Out of Control
Self-control is the ability to regulate oneself especially in difficult situations. It is choosing to give up what we want for something we want more, choosing what’s best in the long-run despite the short-term temptations. Self-control is Islamic by nature; whether it’s praying, fasting, or earning money, we are constantly striving to align our actions with our intentions and purpose. In this book, we share two lessons on why self-control is so fundamental to a person’s success in this world and the hereafter.
The first lesson focuses on having the discipline to get things done on a continual basis. Self-discipline is important because it brings stability and structure to one’s life, enabling a person to achieve better results. As Prophet Mohammed (SAW) said, “The deeds most loved by God (are those) done regularly, even if they are few” (Bukhari, Muslim 783). When a person practices discipline, they are able to control their impulsive behaviors and their desire for instant gratification. This is the awareness that Amin gains in our first story, “Proper Practice,” after suffering a frustrating and painful experience in his karate class.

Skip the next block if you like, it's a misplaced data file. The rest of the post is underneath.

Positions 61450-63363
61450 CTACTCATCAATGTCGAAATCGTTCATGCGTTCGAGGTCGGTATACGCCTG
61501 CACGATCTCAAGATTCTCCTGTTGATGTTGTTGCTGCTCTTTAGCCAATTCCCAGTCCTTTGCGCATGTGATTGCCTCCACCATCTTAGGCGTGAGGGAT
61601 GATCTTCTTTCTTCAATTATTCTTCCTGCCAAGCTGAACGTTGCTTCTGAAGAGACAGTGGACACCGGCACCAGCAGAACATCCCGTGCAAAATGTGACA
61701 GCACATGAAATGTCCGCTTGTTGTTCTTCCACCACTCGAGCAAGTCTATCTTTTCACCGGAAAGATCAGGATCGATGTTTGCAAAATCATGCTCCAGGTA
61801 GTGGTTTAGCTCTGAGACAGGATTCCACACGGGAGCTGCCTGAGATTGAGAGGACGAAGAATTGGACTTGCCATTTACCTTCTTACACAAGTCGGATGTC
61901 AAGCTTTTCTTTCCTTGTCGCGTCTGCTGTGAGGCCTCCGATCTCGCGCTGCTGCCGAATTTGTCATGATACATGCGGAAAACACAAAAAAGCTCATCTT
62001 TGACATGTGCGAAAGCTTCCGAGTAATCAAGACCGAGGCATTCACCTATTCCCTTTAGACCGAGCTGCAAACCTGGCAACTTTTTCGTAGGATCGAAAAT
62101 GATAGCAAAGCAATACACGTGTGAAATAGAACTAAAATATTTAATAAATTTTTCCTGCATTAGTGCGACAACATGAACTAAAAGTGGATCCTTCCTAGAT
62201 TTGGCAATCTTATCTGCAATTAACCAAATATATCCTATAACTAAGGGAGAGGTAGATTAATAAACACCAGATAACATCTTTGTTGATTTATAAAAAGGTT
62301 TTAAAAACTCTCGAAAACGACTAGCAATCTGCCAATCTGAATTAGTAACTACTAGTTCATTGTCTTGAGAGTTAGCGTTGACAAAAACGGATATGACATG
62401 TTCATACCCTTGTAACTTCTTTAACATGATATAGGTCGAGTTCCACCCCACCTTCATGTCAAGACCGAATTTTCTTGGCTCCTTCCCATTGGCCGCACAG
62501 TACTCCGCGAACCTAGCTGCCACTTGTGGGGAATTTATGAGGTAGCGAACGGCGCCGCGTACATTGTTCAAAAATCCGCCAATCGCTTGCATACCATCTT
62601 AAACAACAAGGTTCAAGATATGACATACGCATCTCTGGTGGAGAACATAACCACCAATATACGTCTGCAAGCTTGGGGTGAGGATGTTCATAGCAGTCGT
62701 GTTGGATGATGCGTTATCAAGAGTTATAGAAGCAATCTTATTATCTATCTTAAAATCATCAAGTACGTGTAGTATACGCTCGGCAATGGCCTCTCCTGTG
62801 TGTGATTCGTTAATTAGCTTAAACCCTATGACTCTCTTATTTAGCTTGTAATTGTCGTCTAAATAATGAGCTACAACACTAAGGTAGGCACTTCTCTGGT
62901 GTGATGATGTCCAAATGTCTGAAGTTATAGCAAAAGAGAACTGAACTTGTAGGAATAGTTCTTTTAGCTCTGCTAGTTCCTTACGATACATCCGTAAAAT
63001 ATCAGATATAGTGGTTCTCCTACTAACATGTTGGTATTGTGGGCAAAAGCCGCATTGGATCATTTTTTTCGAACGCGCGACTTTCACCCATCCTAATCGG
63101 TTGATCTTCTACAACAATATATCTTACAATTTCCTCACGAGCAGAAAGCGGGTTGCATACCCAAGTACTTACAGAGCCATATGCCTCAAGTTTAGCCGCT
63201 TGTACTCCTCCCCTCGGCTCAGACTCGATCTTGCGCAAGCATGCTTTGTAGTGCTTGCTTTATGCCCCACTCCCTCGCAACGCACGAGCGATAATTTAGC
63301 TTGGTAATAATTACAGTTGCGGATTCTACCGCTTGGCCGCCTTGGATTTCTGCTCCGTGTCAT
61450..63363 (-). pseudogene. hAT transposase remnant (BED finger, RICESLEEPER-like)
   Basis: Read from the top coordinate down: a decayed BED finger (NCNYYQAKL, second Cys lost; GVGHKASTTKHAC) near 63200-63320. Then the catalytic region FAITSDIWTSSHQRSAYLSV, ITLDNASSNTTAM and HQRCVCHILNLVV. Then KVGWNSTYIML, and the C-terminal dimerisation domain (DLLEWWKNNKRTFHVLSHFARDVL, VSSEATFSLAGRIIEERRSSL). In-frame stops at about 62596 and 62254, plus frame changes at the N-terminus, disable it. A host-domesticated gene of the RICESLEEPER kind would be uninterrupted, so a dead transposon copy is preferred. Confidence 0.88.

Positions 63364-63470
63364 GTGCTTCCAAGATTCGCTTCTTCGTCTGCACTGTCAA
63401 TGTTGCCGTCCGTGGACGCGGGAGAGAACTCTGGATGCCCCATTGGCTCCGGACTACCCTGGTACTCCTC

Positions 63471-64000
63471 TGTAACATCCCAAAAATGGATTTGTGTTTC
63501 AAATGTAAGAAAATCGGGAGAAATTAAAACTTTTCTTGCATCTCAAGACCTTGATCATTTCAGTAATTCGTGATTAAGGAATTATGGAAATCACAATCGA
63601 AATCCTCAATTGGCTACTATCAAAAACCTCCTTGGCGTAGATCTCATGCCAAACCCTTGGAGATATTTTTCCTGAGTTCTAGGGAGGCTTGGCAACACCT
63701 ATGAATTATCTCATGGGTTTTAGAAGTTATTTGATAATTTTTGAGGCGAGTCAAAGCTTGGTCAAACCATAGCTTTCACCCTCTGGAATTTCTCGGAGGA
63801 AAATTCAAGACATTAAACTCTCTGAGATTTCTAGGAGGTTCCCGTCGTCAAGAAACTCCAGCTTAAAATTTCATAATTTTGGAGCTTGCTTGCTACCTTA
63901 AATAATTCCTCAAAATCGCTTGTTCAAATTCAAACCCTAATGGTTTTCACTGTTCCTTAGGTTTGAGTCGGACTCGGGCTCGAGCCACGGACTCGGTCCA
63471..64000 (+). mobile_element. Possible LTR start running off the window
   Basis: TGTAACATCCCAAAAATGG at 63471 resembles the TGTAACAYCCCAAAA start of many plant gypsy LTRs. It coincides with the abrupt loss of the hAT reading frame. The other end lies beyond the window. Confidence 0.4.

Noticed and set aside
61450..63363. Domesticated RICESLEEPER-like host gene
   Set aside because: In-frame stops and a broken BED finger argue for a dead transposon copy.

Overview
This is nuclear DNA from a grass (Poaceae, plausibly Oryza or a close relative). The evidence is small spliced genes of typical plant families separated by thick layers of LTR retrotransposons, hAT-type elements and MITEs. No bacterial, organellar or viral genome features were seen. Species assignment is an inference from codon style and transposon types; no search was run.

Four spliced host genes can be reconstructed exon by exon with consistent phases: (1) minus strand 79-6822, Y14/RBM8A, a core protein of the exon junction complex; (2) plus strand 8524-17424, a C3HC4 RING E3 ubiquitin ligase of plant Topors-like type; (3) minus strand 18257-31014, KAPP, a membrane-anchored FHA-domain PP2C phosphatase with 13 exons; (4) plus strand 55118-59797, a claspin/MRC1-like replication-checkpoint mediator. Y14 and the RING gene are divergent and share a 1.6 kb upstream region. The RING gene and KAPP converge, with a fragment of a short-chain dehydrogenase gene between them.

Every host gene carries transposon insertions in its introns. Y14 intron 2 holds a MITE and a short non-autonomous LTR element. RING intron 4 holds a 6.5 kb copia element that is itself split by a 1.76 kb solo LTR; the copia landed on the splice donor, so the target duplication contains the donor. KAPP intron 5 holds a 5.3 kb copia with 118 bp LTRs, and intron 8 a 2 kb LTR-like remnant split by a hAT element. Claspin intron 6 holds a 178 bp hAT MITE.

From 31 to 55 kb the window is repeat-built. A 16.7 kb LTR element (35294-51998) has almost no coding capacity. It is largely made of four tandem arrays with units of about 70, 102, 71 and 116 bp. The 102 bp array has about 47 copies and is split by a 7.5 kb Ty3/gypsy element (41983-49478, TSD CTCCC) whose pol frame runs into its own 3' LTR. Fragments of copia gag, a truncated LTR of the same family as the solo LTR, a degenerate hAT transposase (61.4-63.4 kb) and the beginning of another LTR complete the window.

Our second lesson highlights the importance of managing strong emotions. Though experiencing strong emotions is normal and natural, responding in a poor manner typically leads to harm for one’s self and others. Practicing self-control is a struggle, even for adults. However, our duty is to raise children with an understanding that experiencing emotions such as frustration, embarrassment, or anger can be channeled in a constructive way. As our faith teaches us, “The strong man is not one who is good at wrestling, but the strong man is one who controls himself in a fit of rage” (Bukhari, Muslim). In our second story, “Iron Girl,” Shireen learns what it means to have true strength in the face of her anger.